- Spencer Kagan, an acknowledged CL guru, now has a site. Though you are regularly reminded that this is a commercial site where you are invited to "spend, spend, spend", you may pick up some ideas from the Discussion, the Q & A board, and the Newsletter.
- The Centre for Teaching Excellence (CTE) at St. Edward's University offers info specifically on CL (e.g. the five basic elements and learning outcomes promoted by CL). They have also imbedded CL into their Instructional Design Workshop which offers ideas on student self/peer evaluation, structuring effective group projects and a sample CL learning assignment. "Developing Learning Outcomes", under Part 1 of this workshop, illustrates how you can incorporate Bloom's Taxonomy into your instructional design and learning outcomes. Throughout this site, you'll recognize terminology currently 'hot' in education, such as authentic assessment, rubric etc. Don't end this cybertrip without a visit to the CTE home page - look at "Useful Links" for a host of ideas on instructional technology (particularly the use of computers and the Internet), critical thinking and excellent journals.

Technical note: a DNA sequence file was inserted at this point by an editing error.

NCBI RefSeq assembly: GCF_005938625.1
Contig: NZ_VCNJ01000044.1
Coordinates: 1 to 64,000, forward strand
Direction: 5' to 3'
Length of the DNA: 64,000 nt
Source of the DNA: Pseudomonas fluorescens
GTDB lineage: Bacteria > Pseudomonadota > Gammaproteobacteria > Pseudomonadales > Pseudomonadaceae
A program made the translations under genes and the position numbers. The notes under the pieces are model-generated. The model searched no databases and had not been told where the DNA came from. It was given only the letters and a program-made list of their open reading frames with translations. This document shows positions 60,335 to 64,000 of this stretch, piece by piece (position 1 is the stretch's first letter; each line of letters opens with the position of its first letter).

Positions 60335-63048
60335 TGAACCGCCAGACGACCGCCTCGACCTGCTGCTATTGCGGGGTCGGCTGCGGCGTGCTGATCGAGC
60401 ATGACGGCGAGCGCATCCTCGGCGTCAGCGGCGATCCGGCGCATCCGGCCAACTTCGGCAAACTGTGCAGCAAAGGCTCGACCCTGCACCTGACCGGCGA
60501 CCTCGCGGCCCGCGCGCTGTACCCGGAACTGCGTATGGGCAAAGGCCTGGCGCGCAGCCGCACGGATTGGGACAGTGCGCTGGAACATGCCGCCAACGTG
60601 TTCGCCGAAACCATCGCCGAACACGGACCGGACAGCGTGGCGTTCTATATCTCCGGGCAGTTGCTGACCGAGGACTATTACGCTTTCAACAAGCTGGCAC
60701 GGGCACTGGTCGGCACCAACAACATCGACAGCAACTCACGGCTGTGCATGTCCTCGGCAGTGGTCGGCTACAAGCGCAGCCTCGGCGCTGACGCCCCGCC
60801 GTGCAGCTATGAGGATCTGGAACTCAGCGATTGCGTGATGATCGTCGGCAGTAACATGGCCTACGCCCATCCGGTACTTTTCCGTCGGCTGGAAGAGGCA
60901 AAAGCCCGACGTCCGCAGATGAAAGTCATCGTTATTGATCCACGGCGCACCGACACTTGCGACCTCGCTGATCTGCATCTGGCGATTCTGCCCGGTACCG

The TiCkLe Guide
"Technology should support diverse modes of communication and collaboration - not just enriched information delivery."
CL Professional Development Opportunities
- G.L.A.C.I.E. (Great Lakes Association for Cooperation in Education) TBA
- IASCE conference ~ TBA
at Open Space. At Sheridan, we have used Open Space successfully for several events - try it!!) Open Space Technology has been described as: "The most powerful leadership approach for the 21st century. Developed by Harrison Owen, it taps into the spirit of an organization like no other large or small group intervention can. It is now used around the world to enable organizations to learn and achieve beyond their expectations with a simple and even playful approach. Based on clear principles and values, Open Space creates an environment for innovation, problem solving, creativity, teamwork and rapid change. You can learn to "open the space" to engage the full energy of your workforce, to inspire growth and exceptional performance, and to flow with the chaos that will inevitably strike when rapid change is required again."
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Cooperative Learning Online Discussions
- The Cooperative Learning List. This is an international listserv devoted to cooperative learning. Once you subscribe, you will begin to receive messages in your email. You can respond to these messages, (either to all list subscribers, or directly to the person who posted the message) or simply "lurk, listen and learn". If you are interested in subscribing, please send an email to: email@example.com